- Planning applications and planning enquiries
- Build, commission and complete.
Once in place, the barrier is expected to be operational for 125 years, so the IWA consider this to be a once in a lifetime opportunity to achieve the wider benefits of achieving a barrier which gives wider opportunities.
Issues which need to be resolved are environmental impacts, such as stagnant water and weed growth, along with the funding. However, the IWA consider that all of the issues can be overcome.
Sedgemoor and Environment Agency respond
At the conclusion of Ray’s presentation, Doug Bamsey gave a brief overview of progress so far.
Doug paid tribute to the IWA, as a key stakeholder. He stressed that the key objective is the prevention of tidal flooding. To date, much work had been done in developing a 10 year plan, which included the recent dredging and improvements to pumping stations. As a result of the EA and SDC had been successful in achieving funding from the government for the barrier but any delays in delivering a feasible scheme could jeopardise this.
Currently there were 3 options of barrier being considered, one of which could include the potential for future penning of water. There was an issue of poor water quality and the EA were currently working to address this but the proposal to interrupt the tidal flow through penning did cause them concerns. It was therefore important to balance the objectives and the EA were currently evaluating the penning and navigation proposals put forward by the IWA as part of that process. It was anticipated that the barrier would be used increasingly over the future years as sea levels were predicted to rise.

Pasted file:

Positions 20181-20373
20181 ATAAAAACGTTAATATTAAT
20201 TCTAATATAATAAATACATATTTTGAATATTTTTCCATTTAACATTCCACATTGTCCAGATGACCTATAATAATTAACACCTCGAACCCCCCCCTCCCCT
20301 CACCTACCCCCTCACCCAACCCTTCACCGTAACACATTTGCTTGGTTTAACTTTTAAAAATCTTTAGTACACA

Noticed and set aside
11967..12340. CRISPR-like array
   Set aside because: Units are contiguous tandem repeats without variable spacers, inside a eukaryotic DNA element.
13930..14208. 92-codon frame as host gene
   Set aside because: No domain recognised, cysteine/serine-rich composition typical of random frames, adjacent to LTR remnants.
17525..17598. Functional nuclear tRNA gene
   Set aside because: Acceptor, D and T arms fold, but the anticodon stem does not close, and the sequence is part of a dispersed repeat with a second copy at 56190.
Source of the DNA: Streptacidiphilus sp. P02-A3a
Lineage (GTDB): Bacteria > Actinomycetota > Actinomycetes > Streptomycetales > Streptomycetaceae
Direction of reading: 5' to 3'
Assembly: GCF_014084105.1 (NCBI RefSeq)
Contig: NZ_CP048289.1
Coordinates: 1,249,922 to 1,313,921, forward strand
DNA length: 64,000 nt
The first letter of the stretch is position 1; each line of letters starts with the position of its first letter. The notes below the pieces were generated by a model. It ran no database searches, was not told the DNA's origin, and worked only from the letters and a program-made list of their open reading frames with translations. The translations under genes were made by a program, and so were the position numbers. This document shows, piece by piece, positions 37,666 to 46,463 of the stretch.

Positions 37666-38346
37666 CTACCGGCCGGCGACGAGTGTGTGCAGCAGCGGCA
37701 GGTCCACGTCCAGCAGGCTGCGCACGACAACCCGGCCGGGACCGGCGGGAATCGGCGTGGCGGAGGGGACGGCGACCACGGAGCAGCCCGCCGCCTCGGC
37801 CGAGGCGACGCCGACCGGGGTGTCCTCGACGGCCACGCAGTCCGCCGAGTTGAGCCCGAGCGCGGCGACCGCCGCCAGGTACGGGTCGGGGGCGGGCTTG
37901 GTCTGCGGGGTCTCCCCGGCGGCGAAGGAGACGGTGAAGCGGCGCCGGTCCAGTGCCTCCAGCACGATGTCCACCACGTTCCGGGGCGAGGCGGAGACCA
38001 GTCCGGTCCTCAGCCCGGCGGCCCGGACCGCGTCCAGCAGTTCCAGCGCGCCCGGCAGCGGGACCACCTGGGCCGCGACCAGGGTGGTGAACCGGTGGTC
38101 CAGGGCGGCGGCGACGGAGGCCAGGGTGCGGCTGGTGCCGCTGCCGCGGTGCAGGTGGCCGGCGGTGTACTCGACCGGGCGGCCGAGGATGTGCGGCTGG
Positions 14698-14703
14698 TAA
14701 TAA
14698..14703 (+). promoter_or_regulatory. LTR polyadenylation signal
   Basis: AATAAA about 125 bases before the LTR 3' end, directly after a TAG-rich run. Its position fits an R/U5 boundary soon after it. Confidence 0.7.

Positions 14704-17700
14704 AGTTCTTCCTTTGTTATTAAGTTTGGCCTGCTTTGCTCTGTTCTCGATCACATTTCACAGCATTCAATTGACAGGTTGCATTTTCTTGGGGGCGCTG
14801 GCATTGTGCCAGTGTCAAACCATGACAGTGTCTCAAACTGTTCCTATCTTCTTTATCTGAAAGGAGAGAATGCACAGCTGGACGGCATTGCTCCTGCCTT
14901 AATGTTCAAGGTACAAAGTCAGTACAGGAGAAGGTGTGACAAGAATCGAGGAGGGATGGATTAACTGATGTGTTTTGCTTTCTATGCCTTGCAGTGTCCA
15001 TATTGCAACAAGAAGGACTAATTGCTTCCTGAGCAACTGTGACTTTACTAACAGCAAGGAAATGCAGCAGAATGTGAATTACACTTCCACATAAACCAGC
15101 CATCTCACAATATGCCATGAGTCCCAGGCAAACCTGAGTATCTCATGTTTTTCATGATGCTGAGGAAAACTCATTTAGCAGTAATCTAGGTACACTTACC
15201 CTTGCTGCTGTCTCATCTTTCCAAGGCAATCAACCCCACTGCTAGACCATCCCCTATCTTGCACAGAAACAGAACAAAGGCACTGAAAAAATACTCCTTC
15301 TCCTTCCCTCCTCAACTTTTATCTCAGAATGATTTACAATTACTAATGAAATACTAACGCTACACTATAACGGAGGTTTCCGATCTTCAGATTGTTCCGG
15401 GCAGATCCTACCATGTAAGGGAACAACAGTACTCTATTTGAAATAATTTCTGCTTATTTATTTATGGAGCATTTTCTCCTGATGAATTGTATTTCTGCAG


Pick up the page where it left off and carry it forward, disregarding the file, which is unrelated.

Questions from the floor
Q: Why have so many houses been, and continue to be, built on low lying land/flood plain, thus exacerbating the flooding problem?
A: This is an historic issue which had been addressed by careful management of the water on the levels but it had become clear that the building of walls to prevent flooding had become untenable and therefore a barrier was required to cope with rising sea levels.
Q: What is SDC doing to protect small businesses?
A: Over the past couple of years, dredging and improvements to pumping had been made to protect small business, Bridgwater and local residents as part of the 10 year Action Plan.
Q: Why don’t the EA want to pen the water?
A: The EA are saying that they do not wish to address the impact of water penning. If the water was penned, careful management would be required. The capacity for this is not possible within current EA funding and timescales. If a solution could be found whereby another agency could pursue future water penning and management, then future penning could become possible.
Q: Is future-proofing feasible for the barrier?
A: Yes, if the above issues were resolved.
Q: How will the silt in the river be managed?
A: Three options of barrier have been identified
- Rising sector gate (would allow for penning) – comes up from bottom – can be flat or raised,
- Radial gate
- Vertical lift bridge.
Q: How does this compare with the project in Boston?
A: Joint working between EA/SDC and interested parties seems to be better to that in Boston.
Q: Who makes the final decision?
A: The Secretary of State for Environment (Defra) will ultimately sign off the funding, following local consultation and independent evaluation.
Recommendation to Town Council:
It was unanimously agreed that the IWA proposals should be put forward as a recommendation to Bridgwater Town Council.
Cllrs Smedley and Pearce thanked guest speakers Ray Alexander and Doug Bamsey on behalf of the Town Development Forum for an interesting and informative meeting.
Cllr Brian Smedley said after the meeting “The case is clear that we need to future proof the Barrier project so that when funding is available we can still have the options available for opening up our waterways.We want to see craft mooring in the docks, using the canal, pulling up on West Quay to use our foreshores, dropping tourists at landing stages along the river and increasing our opportunities for water based activities. Getting the barrier right is crucial at this time.”